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re: RE: st: why reg3 dropped constant term ?

From   Christopher Baum <[email protected]>
To   <[email protected]>
Subject   re: RE: st: why reg3 dropped constant term ?
Date   Sun, 2 Jan 2011 15:39:59 -0500

For you first clarification about the year dummies, Yes, I have excluded y_1 =2000 as usually recommended in dummy variable coding.
I have 8years( 2000-2007) I code them as y_1 =2000 , y_2=2001 ...y_8=2007. In regression I excluded y_1 as base year.

For your last question, regarding my use of the first difference d.cbf and d.rwar. I have the following additional question:

I originally coded the time variable (time trend) as yid (y=year, id= Identifier). In my model when I used this Id= yid as the time or trend variable the constant term is included in reg3 output (not dropped), but when I code the yid as individual year dummies and included the full year dummies -1year (I mean I excluded y_1, and included the remaining y_2 to y_8 in the model) then reg3 will dropped the constant term (with the full 8year-1year dummies).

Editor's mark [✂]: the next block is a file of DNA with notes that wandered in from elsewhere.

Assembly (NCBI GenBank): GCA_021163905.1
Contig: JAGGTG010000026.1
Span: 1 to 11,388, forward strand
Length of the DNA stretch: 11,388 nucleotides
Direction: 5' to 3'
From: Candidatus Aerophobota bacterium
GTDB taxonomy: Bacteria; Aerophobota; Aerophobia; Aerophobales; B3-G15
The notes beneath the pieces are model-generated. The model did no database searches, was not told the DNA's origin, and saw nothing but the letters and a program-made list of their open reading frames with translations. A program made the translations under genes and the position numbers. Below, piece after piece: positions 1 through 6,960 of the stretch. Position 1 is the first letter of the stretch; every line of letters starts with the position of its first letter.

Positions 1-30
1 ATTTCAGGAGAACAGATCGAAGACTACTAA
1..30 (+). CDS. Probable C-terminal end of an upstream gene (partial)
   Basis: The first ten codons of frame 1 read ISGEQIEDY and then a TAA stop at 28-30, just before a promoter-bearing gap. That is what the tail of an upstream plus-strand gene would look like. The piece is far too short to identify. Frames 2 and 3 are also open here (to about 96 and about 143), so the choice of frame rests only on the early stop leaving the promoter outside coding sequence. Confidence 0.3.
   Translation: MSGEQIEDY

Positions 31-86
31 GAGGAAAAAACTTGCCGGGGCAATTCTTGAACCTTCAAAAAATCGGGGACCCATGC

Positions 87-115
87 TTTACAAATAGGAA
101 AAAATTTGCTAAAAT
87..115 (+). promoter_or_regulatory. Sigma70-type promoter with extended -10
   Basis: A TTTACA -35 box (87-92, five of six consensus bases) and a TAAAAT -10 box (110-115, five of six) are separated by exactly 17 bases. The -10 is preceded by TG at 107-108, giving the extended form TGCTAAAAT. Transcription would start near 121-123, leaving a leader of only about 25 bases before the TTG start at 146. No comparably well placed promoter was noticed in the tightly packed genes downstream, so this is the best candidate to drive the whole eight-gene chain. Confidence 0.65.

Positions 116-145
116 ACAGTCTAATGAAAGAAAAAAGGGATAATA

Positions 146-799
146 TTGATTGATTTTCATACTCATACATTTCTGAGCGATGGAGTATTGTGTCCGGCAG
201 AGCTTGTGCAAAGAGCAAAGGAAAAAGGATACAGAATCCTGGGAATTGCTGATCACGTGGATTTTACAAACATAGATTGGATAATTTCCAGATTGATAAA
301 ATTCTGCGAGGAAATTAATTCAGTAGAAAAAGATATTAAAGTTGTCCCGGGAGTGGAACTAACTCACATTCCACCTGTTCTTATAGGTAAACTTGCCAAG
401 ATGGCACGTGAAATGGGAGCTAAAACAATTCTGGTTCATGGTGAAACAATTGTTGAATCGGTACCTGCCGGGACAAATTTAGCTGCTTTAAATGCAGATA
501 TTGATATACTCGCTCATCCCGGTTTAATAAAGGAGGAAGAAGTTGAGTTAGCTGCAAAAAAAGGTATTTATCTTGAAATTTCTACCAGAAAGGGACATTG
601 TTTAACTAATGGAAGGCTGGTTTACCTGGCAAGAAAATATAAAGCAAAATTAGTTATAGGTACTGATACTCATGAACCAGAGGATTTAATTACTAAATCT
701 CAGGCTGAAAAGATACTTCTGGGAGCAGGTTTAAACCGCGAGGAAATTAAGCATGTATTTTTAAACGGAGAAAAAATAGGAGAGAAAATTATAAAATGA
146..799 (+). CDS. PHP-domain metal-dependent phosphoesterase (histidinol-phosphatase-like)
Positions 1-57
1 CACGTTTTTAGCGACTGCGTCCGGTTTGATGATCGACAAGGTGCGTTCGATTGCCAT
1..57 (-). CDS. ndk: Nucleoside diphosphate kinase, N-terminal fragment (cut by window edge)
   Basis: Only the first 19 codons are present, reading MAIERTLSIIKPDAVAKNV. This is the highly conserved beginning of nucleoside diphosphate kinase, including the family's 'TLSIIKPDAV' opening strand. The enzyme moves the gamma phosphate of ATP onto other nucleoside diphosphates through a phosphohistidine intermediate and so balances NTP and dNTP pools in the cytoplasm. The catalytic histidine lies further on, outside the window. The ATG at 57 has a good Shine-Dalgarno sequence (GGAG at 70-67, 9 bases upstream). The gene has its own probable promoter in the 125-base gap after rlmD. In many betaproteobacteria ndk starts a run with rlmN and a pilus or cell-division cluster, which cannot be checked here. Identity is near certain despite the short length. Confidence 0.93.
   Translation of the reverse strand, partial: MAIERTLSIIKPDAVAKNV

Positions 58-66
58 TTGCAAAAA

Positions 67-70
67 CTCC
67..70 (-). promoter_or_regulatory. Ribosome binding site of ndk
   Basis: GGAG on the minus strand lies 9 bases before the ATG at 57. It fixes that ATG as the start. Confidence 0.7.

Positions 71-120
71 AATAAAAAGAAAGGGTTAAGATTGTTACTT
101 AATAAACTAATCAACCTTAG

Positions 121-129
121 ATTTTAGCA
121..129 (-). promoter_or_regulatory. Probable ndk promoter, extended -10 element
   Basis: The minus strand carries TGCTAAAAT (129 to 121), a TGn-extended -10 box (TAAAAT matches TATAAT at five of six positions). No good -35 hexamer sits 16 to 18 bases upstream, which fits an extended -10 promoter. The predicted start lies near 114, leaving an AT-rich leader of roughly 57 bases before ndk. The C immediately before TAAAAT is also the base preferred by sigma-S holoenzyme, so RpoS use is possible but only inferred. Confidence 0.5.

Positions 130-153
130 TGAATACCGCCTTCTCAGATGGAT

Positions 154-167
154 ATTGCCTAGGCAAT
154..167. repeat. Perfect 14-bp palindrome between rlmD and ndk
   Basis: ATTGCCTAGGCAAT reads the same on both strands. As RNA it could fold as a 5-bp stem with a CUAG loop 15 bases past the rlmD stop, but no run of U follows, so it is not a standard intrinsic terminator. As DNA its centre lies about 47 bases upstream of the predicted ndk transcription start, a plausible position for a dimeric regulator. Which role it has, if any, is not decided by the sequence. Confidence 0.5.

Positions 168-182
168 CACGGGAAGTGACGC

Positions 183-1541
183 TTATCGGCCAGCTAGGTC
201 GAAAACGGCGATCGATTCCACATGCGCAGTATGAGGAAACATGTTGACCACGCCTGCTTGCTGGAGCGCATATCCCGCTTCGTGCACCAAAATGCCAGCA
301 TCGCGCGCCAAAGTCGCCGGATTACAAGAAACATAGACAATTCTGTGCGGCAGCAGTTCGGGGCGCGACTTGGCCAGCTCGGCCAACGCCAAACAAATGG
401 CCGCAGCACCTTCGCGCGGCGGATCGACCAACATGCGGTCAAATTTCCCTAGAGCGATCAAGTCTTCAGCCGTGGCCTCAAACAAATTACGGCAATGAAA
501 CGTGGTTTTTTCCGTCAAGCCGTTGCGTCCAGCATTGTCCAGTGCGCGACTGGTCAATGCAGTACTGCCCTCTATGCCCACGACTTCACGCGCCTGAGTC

Note also that when I use only 4years then the constant term is not dropped in the model ( I mean when I split my 8year sample period into 2 4years sub-sample e,g when I use y_2, y_3,y_4, y_5 in this case the constant term is not dropped from reg3 output).

My question is: if there is a collinearity in my model is it between the year dummies and the constant term or with my other variables too? What I should do then in any of this cases?

Keep in mind that the first year will not be included in your regression in any case as you have differences and lags in the equation. I would suggest 

tab d.cbf if e(sample), by(year)

after doing an -ivregress 2sls- on the first equation. There must be something strange going on when you include years 2001-2007 in the estimation.

Think about the algebra: you surely do not want an explicit time trend in an equation in which the response variable is in differences! That would suggest, cet.par., that the average change in 2007 is seven times as large as it was in 2001!  For that matter, I doubt if you really want to include a time trend (which is what a constant term represents in that specification).


Kit Baum   |   Boston College Economics & DIW Berlin   |
                              An Introduction to Stata Programming  |
   An Introduction to Modern Econometrics Using Stata  |

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